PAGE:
The upper basin wants to prevent a call on the river, a circumstance in which the four states are unable to meet their legal obligations to send water downstream to Arizona, California, and Nevada. A call has never happened.
The upper basin also wants to keep Lake Powell’s surface elevation from dropping below 3,490 feet, the point at which hydropower generation from Glen Canyon Dam, which forms the reservoir, would probably stop. Lake Powell has never tested that limit, a theoretical threshold. Today, Powell’s surface elevation is 3,574 feet, having fallen 60 feet in two years.
Glen Canyon provides as many as 5.8 million people with a portion of their electricity. Revenue from electricity sales helps pay to operate the dams. It also underwrites measures to reduce salt in the Colorado River and revive fish habitat.
To keep Powell from draining, one option is to release more water from reservoirs located higher in the basin: Flaming Gorge, in Wyoming; Navajo, in New Mexico; and a Colorado cluster known as the Aspinall Unit. These Rocky Mountain reservoirs evaporate less water than Powell, located in Utah’s arid canyon country, said Malcolm Wilson, chief of the Bureau of Reclamation’s water resources group, which operates the reservoirs. But that does not preclude a shift in operations.
“There’s nothing to say we couldn’t release more water than we have to sustain Powell,” Wilson told Circle of Blue, stating that the interests of the upper basin and Reclamation align, both wanting to keep the dam’s cash register ringing…
McClow noted that recreation and environmental constraints would need to be respected. Each of the higher-elevation reservoirs has an endangered species in its watershed, he said.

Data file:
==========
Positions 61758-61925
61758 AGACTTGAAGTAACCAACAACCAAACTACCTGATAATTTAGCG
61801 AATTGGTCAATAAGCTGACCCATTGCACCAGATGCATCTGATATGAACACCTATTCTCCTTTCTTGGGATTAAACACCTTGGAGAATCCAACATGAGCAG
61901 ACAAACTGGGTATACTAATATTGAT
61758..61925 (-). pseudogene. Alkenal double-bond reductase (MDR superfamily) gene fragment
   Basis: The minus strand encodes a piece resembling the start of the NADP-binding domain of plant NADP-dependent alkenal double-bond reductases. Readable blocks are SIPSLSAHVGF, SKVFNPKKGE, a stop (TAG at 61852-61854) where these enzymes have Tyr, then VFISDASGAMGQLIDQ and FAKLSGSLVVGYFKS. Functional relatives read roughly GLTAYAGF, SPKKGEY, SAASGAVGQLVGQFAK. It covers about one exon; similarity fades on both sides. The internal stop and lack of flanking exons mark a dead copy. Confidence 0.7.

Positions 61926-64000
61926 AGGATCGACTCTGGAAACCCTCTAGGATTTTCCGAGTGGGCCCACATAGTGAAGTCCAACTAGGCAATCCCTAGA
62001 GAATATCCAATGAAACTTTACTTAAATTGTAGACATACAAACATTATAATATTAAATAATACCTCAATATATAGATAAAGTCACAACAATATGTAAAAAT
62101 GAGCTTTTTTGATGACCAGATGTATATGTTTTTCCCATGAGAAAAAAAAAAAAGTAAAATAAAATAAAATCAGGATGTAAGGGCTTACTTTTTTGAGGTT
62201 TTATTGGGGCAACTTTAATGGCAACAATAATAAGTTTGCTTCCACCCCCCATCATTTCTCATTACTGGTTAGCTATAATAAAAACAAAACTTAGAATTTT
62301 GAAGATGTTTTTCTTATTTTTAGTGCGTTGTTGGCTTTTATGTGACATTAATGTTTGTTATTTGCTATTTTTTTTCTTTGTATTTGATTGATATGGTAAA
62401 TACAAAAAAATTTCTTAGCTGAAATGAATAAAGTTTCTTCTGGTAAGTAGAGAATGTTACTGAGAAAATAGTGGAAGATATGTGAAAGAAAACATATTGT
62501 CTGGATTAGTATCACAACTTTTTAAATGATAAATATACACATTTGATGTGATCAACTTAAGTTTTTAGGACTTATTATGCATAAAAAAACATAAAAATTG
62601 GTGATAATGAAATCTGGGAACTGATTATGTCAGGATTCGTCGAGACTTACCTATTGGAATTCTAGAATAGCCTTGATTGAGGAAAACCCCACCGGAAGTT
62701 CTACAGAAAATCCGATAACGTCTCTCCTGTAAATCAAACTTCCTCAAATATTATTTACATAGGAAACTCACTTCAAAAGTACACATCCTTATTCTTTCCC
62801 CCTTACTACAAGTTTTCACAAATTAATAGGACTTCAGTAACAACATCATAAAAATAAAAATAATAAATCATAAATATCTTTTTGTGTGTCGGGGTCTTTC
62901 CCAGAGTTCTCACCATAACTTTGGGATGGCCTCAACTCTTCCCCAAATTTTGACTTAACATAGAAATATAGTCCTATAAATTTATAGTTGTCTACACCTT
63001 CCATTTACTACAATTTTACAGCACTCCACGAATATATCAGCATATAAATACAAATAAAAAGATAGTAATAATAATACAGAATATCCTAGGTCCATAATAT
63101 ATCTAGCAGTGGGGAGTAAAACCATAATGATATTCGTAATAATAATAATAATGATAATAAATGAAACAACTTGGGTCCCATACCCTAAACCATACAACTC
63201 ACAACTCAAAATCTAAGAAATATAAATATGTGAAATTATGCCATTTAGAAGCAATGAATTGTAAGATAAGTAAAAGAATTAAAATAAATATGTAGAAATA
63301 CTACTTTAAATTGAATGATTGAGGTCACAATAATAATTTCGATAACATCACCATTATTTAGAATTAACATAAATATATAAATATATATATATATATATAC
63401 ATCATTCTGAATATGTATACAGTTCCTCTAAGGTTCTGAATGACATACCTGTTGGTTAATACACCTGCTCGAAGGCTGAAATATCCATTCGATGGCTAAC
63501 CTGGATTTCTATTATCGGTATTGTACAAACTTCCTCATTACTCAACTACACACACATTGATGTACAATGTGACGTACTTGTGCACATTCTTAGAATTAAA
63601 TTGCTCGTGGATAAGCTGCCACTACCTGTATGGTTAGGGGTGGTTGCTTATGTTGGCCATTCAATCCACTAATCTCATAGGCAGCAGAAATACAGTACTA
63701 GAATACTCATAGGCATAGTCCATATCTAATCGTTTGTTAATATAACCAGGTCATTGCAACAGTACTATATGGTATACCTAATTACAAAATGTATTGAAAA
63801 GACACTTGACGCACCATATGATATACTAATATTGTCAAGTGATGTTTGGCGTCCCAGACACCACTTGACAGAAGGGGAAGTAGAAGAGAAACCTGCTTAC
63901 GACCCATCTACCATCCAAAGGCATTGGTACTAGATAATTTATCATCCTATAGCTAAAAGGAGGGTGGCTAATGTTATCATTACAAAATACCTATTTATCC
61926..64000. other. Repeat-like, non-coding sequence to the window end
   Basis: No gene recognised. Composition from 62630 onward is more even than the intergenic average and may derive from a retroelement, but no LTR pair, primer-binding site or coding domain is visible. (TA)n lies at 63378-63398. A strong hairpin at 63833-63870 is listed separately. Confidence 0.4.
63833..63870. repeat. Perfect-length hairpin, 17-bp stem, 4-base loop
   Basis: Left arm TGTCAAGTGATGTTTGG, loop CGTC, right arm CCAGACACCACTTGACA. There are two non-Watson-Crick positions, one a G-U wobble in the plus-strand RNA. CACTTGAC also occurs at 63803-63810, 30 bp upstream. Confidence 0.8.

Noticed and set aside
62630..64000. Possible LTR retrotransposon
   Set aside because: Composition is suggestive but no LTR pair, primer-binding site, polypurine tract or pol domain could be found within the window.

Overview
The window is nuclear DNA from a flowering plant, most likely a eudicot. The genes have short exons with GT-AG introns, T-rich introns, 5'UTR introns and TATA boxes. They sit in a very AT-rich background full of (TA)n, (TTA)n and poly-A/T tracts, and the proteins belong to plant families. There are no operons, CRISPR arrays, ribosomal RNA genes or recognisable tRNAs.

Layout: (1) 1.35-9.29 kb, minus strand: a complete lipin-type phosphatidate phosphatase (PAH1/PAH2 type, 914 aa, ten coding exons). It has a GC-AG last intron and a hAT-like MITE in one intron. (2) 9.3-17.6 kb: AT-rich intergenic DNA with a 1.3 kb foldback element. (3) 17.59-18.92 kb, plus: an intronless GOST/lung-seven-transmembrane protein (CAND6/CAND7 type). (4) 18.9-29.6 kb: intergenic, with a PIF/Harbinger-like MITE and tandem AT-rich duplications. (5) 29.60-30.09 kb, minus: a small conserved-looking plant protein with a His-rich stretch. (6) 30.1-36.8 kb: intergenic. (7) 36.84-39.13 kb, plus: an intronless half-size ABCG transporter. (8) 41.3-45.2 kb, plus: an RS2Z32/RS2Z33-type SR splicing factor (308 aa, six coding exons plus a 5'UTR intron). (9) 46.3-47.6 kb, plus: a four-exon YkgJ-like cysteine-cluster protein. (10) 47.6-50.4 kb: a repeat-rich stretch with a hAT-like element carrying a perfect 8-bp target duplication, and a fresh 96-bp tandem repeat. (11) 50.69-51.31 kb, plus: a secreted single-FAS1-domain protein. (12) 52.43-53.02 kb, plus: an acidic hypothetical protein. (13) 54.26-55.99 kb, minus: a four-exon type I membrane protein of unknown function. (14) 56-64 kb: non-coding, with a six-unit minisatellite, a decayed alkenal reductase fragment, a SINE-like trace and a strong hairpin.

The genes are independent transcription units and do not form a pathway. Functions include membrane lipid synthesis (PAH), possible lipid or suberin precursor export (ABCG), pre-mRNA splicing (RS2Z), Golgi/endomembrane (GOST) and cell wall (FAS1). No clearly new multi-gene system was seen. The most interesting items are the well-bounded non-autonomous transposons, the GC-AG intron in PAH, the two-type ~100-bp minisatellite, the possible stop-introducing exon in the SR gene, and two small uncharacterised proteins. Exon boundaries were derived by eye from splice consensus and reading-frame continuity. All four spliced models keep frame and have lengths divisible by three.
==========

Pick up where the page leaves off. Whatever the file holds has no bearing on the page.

Along with the reservoir shuffle, upper basin negotiators are debating what a farmland fallowing program would look like. More questions – Who pays for it? Which lands are targeted? – than answers exist now, McClow said.
Doug Kenney, a water policy expert at the University of Colorado’s Natural Resources Law Center, said he saw no obvious legal problems with the two options.
“As long as they don’t try to be too picky about who owns that water, then I think it’s entirely realistic,” Kenney told Circle of Blue. “If they want to be picky, then all sorts of legal issues and potential problems come forward.”
Kenney said that ascribing ownership to the water begins to resemble the selling or transfer of water rights across state lines, a bête noire for the basin. Better, he said, if the water is not earmarked and simply flows downstream.
Ostler, the river commission’s executive director, said that the upper basin would like to have a plan finalized by the end of the year…
…none of the [Lower Basin] representatives that Circle of Blue contacted offered many details about their drought planning.
“We’re certainly having discussions about existing drought and contingency planning for an ongoing sustained drought,” said Colby Pellegrino, who handles Colorado River issues for Southern Nevada Water Authority, the state’s largest water utility. “But we’re not to a point where we can say what those options will be.”
Tanya Trujillo, executive director of the Colorado River Board of California, also demurred and declined to comment.
Pellegrino did say that the lower basin states are using hydrology models used in the Bureau of Reclamation’s Colorado River Basin study, a comprehensive supply and demand assessment published in December 2012.
That study assessed water use through 2060, but the current drought discussions take a narrower view. Pellegrino said the lower basin interests are looking at options through 2026, the year that the shortage sharing agreement expires.